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Less-Is-More Blog by Pierre Khawand

Why Upgrade to Office 2013? 4 Compelling Features You'll Want to Know

Posted by Pierre Khawand on Mon, Mar 25, 2013 @ 03:07 PM

describe the imageBy Eve Porcello

Eve will be presenting at our complimentary Lunch & Learn Webinar, Getting Started with Office 2013 and 365, Thursday, April 4 at noon PT. Register now for the free webinar!

With the release of the new Windows 8 operating system and the nonstop commercials for the Microsoft Surface tablet, Microsoft is making an aggressive bid to remain relevant in the increasingly complicated landscape of personal computing. Part of this push is the release of Office 2013, the latest version of the familiar Microsoft Office Suite. Each of the applications included have been through a major design overhaul, and all include a variety of new features that make them especially compatible with touch-friendly Windows 8.

MicrosoftOffice2013 365 People OnTheGoBut even with all of these changes, is it really worth it to upgrade to Office 2013? Below we’ll take a look at the key features that make an upgrade a compelling idea.

Cloud Compatibility

With Office 2013, Microsoft has made it possible to store and sync all of your documents across all of your Windows devices, so they can be accessed from anywhere.  All you need to do is save documents to your SkyDrive, and you can open and edit these from any of your Microsoft devices. Never again will you have to email yourself a document or risk having your work stuck on a faraway computer. Office 2013 is designed to cater more toward our connected world.

Rich Media Features

Throughout the suite of Microsoft Office 2013 products, there are a variety of new rich media options to make your documents, presentations, and other files more interactive and engaging. For example in PowerPoint, you can find and add photos from albums on Flickr, Facebook, and other online services without saving to your computer.

PDF to Word Doc Capabilities

Have you ever had to type out an entire PDF document because you needed to be able to edit it in Microsoft Word? In Office 2013, you’ll never have to suffer through this again. Word now does a great job of converting PDF files to Word format.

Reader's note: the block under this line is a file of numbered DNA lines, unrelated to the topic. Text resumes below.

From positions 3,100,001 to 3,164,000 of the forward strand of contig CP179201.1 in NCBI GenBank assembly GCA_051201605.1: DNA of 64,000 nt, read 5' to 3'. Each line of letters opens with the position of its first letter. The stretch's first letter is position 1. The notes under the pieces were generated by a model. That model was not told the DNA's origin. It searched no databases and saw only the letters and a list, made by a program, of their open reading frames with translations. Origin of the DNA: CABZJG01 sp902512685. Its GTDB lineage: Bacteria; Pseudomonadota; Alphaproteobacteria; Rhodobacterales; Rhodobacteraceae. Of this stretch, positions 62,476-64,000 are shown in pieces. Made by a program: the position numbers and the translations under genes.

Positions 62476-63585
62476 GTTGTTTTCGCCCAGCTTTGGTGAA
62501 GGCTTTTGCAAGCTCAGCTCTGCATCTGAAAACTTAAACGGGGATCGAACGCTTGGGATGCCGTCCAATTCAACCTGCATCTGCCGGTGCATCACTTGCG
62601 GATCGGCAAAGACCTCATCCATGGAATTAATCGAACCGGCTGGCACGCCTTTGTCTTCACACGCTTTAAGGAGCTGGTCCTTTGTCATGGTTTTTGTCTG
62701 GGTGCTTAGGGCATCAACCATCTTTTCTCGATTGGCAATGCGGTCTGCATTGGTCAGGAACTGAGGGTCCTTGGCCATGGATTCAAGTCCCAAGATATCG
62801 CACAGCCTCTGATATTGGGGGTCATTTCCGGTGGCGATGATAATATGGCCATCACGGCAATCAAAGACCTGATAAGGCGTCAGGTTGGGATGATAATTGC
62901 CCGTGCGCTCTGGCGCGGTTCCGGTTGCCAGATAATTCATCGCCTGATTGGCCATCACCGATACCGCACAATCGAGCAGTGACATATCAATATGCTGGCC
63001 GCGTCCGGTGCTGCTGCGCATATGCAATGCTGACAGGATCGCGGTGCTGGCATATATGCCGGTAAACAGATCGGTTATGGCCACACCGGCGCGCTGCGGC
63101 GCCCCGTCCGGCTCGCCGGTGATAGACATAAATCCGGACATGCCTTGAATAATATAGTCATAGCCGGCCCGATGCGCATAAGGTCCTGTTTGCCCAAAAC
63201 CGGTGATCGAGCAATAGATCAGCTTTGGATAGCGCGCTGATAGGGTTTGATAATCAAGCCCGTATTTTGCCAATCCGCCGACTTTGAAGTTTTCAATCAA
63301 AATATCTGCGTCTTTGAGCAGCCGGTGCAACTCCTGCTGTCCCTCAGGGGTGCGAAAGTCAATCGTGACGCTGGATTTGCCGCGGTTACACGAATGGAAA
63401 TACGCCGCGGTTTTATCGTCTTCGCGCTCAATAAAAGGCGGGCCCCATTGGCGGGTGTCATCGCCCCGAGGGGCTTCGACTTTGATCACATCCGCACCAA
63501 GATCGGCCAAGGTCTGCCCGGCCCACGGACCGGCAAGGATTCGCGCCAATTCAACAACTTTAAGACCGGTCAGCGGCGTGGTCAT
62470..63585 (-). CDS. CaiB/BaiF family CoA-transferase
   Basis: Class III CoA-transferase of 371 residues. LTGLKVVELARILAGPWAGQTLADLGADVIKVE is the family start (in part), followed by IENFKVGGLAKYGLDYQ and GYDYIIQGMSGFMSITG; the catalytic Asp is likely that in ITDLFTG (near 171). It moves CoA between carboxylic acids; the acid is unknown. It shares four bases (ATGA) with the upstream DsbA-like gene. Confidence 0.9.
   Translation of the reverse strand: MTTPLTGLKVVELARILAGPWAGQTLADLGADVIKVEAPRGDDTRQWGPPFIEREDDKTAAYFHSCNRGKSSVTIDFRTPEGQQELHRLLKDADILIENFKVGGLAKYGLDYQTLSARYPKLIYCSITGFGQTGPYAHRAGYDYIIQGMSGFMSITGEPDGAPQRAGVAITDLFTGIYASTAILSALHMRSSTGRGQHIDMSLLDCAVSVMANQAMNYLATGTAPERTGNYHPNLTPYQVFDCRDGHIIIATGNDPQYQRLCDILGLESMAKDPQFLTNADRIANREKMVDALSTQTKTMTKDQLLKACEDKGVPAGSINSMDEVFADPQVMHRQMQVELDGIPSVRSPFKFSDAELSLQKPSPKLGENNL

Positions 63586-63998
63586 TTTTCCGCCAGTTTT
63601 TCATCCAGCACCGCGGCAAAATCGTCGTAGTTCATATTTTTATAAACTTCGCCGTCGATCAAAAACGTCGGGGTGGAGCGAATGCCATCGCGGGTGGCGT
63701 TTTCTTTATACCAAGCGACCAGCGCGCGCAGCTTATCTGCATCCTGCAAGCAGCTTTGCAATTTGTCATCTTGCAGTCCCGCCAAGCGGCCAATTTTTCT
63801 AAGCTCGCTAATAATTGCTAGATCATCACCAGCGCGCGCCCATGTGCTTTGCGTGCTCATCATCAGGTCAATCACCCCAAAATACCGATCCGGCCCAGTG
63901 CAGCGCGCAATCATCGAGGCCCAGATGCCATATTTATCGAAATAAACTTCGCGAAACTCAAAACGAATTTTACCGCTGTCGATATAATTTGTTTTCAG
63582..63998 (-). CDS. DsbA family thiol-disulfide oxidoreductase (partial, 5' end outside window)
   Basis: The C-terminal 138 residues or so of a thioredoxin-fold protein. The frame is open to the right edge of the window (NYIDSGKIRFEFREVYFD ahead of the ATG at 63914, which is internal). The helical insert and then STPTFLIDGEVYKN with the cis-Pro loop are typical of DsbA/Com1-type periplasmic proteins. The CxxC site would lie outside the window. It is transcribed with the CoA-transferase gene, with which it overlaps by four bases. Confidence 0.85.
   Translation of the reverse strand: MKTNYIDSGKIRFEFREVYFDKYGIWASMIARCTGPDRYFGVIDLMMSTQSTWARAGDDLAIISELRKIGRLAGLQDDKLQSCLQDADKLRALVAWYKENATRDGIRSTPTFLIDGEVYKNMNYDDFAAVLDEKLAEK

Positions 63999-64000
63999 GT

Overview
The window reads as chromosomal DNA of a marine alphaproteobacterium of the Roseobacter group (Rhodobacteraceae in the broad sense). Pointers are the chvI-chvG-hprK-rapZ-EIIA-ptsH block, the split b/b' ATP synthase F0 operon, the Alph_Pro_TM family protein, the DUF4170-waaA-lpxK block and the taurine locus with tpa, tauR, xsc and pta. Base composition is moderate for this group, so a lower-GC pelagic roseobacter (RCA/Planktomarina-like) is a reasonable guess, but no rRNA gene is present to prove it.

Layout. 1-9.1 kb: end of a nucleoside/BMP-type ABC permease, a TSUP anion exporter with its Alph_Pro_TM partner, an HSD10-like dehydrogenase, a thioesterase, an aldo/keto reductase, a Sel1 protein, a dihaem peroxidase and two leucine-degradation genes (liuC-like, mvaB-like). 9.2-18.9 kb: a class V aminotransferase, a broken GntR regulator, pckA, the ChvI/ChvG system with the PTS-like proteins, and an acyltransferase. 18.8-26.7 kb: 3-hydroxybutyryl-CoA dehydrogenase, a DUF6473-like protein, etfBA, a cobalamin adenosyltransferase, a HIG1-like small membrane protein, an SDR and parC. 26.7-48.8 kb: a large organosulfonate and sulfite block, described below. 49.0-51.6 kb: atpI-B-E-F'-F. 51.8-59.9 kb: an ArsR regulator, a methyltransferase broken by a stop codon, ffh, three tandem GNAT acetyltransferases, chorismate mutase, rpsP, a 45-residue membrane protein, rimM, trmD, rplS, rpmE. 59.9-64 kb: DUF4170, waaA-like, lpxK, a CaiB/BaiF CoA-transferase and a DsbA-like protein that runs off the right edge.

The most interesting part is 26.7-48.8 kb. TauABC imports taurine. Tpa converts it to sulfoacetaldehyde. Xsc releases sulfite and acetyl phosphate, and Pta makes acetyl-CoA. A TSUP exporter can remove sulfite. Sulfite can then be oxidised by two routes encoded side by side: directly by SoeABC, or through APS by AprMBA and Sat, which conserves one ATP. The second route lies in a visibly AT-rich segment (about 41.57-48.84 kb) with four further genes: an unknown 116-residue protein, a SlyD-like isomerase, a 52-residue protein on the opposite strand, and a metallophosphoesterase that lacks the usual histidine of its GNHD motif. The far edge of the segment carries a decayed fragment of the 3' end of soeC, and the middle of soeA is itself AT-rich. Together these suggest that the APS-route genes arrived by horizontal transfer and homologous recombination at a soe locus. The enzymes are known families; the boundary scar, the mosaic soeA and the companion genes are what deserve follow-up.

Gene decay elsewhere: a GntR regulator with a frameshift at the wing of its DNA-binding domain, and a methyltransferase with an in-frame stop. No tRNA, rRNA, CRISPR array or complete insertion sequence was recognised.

Flexible Pricing and Delivery

As is the case with most software nowadays, installing the software is as easy as a download. All versions of the new Microsoft Office are available via download instead of with clunky software installation disks. Versions include Office Home and Student ($139.99), Office Home and Business ($219.99), and Office Professional ($399.99).

In addition, Microsoft has offered Office 365 as a productivity and word processing option. Office 365 provides all of the Office Suite as apps and is purchased as a subscription of $99.99 a year. This option includes all of the Office apps and comes with 60 minutes of Skype calls per month.

What do you think about the upgrade? Share your thoughts below!

If you’d like more information on the features of Microsoft Office 2013 and 365 before you take the plunge, join us for our free Lunch & Learn Webinar on April 4 from noon to 12:40 PT. Reserve your webinar seat now!

Additional Resources

Topics: Microsoft PowerPoint Training, microsoft office 2013, Microsoft Word Training, Lunch & Learn Webinars, webinars

Accomplishing More With Word: Using Styles to create table of contents in Microsoft Word documents